I cut myself all the slack in the world over not writing and not art-ing over the weekend. And I extend that slack further through this morning when I didn’t rise extra early to write and instead it’s quarter to ten and I’m only just sitting down to it now. 

My strong and just excuse is this, and no more: Husfriend is away since early Thursday morning and I’m absolutely shattered from the standard run of daily life tasks. It’s just about the extent of my abilities to feed and clothe the children to the lowest of standards so that social services or the like don’t come and claim them from me. 

As I type, I’m sipping on actual black tea (weak for sure, but still infused with a modicum of caffeine) whilst battling against my eyelids and their quest for closure. 

I could so so easy drift back off to sleep this morning, and it mightn’t be the worst possible use of these few brief hours before my children finish school, but I’m fairly sure I’ll regret it all the same, so I’ll fight the fight against sleep (shan’t call it “The Good Fight” as sleep is the goodie in all battles, really), and persevere with a to-do list and a headache. 

All in all – and despite the exhaustion – it’s been a fairly pleasant weekend. I’ve discovered that I actually like my children as people for the most part. Now that they’re becoming actual people. This hasn’t been my first discovery of this fact, but it gets increasingly reinforced. 

Sure they’re frustrating little creatures who seem oblivious to the most obvious of safety precautions for the most part, but they both seem to have an ingrained sense of kindness and honour and it’s actually thrilling and heart-warming to observe it.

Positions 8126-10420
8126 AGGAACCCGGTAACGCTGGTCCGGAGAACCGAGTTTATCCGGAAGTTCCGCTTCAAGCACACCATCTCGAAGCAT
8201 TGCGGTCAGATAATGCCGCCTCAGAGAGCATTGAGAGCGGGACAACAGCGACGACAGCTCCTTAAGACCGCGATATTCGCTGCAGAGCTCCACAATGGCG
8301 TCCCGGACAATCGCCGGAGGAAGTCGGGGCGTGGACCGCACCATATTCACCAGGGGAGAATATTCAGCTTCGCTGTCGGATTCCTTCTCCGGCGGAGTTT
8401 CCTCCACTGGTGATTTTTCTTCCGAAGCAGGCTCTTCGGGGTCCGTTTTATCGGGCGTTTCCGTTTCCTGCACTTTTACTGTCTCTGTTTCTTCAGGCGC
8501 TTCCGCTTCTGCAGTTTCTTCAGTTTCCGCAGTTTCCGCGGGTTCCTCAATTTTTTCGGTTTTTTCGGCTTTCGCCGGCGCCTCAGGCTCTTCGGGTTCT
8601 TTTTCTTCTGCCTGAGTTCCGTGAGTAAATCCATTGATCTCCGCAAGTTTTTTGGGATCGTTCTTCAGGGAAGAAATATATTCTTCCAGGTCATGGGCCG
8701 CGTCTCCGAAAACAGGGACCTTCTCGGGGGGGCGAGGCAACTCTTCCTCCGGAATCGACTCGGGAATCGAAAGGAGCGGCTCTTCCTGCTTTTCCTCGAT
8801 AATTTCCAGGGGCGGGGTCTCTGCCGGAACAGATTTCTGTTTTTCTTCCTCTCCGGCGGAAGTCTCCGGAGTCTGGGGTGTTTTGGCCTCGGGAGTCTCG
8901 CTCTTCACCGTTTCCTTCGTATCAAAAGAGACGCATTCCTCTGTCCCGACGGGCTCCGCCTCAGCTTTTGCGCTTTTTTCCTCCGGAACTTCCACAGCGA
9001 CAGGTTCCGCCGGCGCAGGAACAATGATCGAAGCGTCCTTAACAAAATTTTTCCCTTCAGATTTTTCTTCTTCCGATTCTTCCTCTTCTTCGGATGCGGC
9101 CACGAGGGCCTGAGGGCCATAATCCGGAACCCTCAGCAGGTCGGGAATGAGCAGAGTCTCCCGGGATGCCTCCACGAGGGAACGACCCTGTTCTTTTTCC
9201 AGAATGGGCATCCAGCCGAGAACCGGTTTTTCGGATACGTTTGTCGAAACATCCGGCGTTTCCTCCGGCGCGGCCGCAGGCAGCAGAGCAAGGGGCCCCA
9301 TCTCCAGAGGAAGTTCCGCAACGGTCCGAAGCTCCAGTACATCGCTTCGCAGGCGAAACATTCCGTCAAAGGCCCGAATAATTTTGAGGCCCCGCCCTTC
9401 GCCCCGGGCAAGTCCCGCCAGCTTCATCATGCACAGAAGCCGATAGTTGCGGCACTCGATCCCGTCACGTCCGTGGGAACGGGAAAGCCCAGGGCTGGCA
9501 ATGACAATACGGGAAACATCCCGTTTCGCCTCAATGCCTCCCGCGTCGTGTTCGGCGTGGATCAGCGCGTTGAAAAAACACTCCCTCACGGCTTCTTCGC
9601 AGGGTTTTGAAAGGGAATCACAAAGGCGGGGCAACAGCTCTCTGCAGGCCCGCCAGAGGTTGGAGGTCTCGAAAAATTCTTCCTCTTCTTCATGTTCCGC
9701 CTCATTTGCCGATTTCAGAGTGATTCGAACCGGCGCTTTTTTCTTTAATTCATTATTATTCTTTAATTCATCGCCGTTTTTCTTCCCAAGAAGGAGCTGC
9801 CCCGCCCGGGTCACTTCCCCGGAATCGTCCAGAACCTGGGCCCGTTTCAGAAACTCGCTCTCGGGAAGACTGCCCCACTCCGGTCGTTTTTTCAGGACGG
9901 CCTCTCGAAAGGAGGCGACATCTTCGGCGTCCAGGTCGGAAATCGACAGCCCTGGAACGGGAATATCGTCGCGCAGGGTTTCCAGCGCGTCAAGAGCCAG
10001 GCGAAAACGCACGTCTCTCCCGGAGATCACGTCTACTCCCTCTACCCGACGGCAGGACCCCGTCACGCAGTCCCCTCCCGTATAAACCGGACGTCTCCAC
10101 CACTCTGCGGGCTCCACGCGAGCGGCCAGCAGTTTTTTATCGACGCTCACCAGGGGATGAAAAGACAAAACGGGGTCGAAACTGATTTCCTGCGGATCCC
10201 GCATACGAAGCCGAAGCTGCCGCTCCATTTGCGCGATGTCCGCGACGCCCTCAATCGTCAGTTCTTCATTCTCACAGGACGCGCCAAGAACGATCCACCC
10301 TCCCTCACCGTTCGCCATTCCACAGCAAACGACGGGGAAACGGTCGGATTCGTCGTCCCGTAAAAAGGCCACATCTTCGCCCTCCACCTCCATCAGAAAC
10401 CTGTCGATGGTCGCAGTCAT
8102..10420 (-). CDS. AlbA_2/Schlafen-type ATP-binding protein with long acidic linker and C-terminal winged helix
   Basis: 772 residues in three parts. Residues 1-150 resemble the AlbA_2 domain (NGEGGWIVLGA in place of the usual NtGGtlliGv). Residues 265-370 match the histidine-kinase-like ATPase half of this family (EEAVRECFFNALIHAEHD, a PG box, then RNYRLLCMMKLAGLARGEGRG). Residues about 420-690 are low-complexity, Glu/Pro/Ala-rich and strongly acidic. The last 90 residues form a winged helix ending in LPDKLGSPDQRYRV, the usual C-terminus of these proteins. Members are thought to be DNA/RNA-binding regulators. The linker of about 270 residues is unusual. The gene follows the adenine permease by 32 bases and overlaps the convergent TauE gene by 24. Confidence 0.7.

They’re not greedy. They’re not out for “everything for myself” – even though, of course, they want and ask for things, they’re usually pretty okay with a “no”, but that’s not the thing. It’s more that if there are a number of people around and they have something, their first instinct is to share. And if someone is hurt or struggling, their first instinct is to help. Granted, they’ll have to actually notice someone is struggling, but I think we could all do with lessons about that. 

Tiny example of the kinds of things they do: We have a giant jar of jellies in cupboard. The other day I said once they were dressed and before we headed out to town that they’d be allowed three candies each. Twin 1 duly took his three and Twin 2 when choosing his three needed to dig down to get a particular one that had caught his fancy. In doing so, he accidentally hooked a fourth jelly and didn’t notice until the jar was put away. I’d noticed but didn’t really think it was a big deal. Once he noticed the fourth candy, he immediately told me and wanted to put it back. I suggested he keep it, but then he broke it in two to share with his brother who’d only taken three. 

It’s a silly little example and maybe almost every kid out there would act the same way about the same sort of thing. But I know I wouldn’t have. Or at least, I wouldn’t have wanted to. My first instinct would have been to “get away” with having the extra jelly. And I certainly wouldn’t have wanted to share it with a sibling unless it was noticed. 

I would have wanted to win. 

And I would have seen getting the extra jelly as winning in a way. In fact I remember eating my treats as slowly as possible so that I’d finish after my siblings and then that would feel like winning too. My kids – one of them naturally eats up treats really fast, and then his brother shares what he has still left with nary a quibble! Even though they both got the same amount initially! It doesn’t make sense to me!

I’ve noticed it in other areas too – they just don’t view the world as a zero-sum game. They don’t see other people’s gain as in any way detracting from theirs. 

I mean, this is brilliant and I applaud it. It’s what we want in the next generation isn’t it? I just have absolutely no idea how it came about since it flies counter to every instinct I can recall having had even since being a very young child. 

I’ve always wanted to be the girl with the most cake.